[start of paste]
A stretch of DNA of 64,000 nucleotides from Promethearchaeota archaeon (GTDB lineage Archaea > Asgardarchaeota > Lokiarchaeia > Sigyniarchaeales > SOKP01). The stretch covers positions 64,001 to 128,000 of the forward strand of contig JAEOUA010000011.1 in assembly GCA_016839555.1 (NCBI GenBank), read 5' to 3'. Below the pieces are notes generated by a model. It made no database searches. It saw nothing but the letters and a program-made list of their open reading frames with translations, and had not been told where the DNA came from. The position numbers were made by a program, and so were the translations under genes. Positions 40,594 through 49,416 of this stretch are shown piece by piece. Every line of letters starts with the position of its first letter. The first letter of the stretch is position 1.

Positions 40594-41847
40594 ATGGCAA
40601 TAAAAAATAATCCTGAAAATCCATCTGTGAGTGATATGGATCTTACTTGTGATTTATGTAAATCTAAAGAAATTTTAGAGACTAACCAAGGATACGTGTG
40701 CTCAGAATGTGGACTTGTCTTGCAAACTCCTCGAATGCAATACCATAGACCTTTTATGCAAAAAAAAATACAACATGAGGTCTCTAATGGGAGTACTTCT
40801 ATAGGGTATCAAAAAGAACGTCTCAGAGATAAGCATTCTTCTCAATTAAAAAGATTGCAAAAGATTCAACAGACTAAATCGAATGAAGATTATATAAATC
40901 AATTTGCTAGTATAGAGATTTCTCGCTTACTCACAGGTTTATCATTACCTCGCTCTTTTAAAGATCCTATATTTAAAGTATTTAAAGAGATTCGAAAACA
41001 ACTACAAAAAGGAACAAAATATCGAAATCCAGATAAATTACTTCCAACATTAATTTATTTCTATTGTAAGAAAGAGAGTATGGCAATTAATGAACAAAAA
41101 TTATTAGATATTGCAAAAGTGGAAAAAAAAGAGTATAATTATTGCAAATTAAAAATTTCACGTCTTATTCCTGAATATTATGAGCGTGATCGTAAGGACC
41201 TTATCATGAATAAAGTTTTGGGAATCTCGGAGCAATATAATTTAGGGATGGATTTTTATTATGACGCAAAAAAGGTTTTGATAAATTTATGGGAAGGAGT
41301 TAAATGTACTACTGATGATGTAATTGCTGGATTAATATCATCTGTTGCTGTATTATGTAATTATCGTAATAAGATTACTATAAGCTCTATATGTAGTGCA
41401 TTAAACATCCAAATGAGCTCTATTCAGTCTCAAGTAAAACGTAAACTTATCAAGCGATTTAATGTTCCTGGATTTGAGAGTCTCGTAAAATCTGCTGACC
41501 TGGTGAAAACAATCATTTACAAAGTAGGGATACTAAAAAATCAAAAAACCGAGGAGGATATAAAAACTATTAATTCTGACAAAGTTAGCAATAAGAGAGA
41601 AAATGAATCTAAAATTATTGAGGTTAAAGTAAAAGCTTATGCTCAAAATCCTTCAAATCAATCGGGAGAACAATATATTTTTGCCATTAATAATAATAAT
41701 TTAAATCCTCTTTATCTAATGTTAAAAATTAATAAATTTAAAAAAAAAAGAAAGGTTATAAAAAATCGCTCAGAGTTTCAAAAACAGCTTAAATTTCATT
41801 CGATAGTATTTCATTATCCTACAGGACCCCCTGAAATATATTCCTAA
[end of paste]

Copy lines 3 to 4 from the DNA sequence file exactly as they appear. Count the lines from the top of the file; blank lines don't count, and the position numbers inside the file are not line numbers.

40594 ATGGCAA
40601 TAAAAAATAATCCTGAAAATCCATCTGTGAGTGATATGGATCTTACTTGTGATTTATGTAAATCTAAAGAAATTTTAGAGACTAACCAAGGATACGTGTG